Spoon have always been a creative force to behold. On this new record, the band refines and expands on its distinct sound, and in doing so, takes its game to a whole new level. Unlike their previous outing, Gimme Fiction, which tended to plod along under the weight of heightened expectations, Ga Ga Ga (that's the hip, shortened title) breezes across the room like Paris Hilton at a paparazzi convention. The trademark staccato rhythms remain intact, but the tempos are a little more upbeat, the songs a little more loose, and there's a wicked amount of studio knob-twiddling in which the empty spaces are filled in with found sounds and exotic instrumentation.

The record opens with "Don't Make Me A Target," an overtly political protest song less notable for the venom that it spews at the current administration than for the fact that it sounds exactly like what one might expect John Lennon to be writing were he alive today. "The Ghost Of You Lingers," perhaps the most experimental song on the record, uses enough reverb to choke Neko Case in effectively conjuring the sound of multiple voices echoing in the poor protagonist's head as he suffers through a cinematic montage of aching memory.

These songs are followed by what in a perfect world would be a huge hit, "You Got Yr. Cherry Bomb," which bounces along to an almost Motown-esque rhythm that's hard not to be completely seduced by, fingers snapping, head shaking, and all. In the past, Spoon tunes could be almost stiff in their mechanical tightness, but "Don't You Evah" and "Finer Feelings" are good examples of how the band's new found looseness frees them to expand their palette. The record rounds out with probably the closest thing to a Spoon ballad, "Black Like Me," which is one of the best songs I've heard this year. I know it's still early, but if this record doesn't wind up on a few best-of lists this year, someone will have to explain it to me. This is must-have stuff.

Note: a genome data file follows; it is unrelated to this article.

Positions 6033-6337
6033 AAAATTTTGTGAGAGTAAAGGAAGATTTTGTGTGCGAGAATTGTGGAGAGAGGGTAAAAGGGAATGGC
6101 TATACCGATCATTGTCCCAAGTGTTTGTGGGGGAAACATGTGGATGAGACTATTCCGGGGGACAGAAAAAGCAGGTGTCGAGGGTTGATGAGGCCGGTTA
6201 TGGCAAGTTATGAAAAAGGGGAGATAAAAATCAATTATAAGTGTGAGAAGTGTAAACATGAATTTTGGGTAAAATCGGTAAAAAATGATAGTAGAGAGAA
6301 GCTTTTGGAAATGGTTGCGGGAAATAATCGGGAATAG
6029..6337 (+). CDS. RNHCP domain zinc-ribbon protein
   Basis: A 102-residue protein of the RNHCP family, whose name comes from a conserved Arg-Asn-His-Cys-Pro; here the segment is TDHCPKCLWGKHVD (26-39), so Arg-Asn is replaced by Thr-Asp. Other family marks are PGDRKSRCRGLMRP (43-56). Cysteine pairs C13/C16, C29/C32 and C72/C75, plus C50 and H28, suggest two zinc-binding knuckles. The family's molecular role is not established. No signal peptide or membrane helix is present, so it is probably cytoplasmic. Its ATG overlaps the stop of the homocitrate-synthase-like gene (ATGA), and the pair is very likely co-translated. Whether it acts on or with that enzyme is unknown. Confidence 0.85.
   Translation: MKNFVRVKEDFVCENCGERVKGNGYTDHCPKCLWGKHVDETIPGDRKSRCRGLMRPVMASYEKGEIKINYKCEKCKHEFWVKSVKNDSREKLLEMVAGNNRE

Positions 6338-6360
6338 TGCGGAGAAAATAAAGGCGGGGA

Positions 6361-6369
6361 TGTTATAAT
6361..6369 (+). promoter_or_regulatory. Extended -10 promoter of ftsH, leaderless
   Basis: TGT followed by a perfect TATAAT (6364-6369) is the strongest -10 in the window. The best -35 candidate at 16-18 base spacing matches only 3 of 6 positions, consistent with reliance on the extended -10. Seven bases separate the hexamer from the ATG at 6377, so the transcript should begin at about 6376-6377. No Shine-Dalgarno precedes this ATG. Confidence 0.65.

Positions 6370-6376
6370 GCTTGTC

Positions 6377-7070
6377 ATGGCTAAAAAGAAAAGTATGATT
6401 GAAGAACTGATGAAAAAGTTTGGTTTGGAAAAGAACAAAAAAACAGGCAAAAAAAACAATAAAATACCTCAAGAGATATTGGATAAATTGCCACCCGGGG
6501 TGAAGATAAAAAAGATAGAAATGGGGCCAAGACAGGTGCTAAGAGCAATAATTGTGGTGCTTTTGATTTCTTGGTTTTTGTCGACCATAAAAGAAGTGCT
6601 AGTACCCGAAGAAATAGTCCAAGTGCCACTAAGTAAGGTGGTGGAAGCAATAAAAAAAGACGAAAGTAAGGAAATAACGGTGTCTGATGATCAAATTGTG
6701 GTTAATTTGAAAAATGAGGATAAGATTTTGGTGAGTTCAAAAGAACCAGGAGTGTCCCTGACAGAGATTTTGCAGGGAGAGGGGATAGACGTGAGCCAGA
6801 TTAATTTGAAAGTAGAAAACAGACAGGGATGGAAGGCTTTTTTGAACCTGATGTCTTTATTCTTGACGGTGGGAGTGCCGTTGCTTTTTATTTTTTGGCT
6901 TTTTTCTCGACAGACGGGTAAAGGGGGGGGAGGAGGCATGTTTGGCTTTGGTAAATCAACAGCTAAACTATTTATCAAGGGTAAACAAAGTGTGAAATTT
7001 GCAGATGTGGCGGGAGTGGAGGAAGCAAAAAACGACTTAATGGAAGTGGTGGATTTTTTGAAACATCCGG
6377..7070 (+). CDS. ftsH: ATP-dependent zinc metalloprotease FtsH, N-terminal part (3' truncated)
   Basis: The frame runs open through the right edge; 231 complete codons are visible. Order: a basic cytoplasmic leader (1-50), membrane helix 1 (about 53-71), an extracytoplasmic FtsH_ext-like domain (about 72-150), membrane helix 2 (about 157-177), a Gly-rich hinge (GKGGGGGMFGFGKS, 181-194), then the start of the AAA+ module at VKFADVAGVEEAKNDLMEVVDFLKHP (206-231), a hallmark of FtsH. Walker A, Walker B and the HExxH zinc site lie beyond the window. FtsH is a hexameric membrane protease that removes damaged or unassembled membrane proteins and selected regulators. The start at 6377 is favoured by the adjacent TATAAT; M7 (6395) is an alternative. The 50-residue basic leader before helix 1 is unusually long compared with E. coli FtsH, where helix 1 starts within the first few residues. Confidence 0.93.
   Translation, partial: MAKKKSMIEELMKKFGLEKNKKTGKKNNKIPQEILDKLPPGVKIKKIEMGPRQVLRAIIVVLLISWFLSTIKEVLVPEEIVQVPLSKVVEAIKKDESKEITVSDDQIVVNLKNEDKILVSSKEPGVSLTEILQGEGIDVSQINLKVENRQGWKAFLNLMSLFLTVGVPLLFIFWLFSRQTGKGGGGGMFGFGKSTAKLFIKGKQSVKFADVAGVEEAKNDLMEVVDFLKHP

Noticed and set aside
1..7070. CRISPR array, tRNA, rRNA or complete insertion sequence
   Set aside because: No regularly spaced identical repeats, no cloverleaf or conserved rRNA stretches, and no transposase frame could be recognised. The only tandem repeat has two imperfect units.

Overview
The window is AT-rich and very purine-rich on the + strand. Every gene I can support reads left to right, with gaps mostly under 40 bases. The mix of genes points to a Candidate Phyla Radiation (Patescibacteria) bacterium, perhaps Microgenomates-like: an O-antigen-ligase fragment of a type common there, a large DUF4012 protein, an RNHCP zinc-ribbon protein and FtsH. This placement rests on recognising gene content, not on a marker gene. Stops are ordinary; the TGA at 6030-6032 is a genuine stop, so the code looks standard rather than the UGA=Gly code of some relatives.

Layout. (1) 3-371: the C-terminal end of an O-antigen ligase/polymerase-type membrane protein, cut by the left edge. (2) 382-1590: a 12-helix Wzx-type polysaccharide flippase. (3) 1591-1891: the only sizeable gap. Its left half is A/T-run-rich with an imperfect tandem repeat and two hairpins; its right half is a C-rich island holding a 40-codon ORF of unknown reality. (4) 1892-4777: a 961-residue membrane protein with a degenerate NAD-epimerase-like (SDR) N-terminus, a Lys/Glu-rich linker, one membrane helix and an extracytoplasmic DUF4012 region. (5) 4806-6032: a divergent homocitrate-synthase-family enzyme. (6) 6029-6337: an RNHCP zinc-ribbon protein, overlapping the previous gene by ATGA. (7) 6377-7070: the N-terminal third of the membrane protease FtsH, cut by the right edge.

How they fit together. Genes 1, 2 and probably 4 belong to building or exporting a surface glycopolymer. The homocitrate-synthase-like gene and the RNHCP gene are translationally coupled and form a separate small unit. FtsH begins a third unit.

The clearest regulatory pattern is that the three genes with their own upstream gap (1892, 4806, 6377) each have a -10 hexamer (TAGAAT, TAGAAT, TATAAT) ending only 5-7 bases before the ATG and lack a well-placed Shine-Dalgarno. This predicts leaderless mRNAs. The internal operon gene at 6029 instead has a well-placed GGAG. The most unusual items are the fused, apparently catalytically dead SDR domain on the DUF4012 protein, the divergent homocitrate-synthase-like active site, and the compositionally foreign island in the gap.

MP3: Spoon - "Finer Feelings" from Ga Ga Ga Ga Ga

Wednesday, July 11, 2007

Odds and Sods

While you await the next bootleg in our series -- which I'll try to get up before I go on vacation this weekend -- there's some great stuff to be grabbed elsewhere:

Heather at IAFYAF offers the first of the five nights of "open rehearsals" that R.E.M. wrapped up in Dublin, Ireland last week. (You'll need to scroll down a bit to her July 7 post.) The band sounds tremendous, and from everything I've read, the more-or-less unanimous buzz on the new batch of songs that were debuted during these shows (sorry, Bertis) is that it's their strongest in years. I am seriously excited about the new record.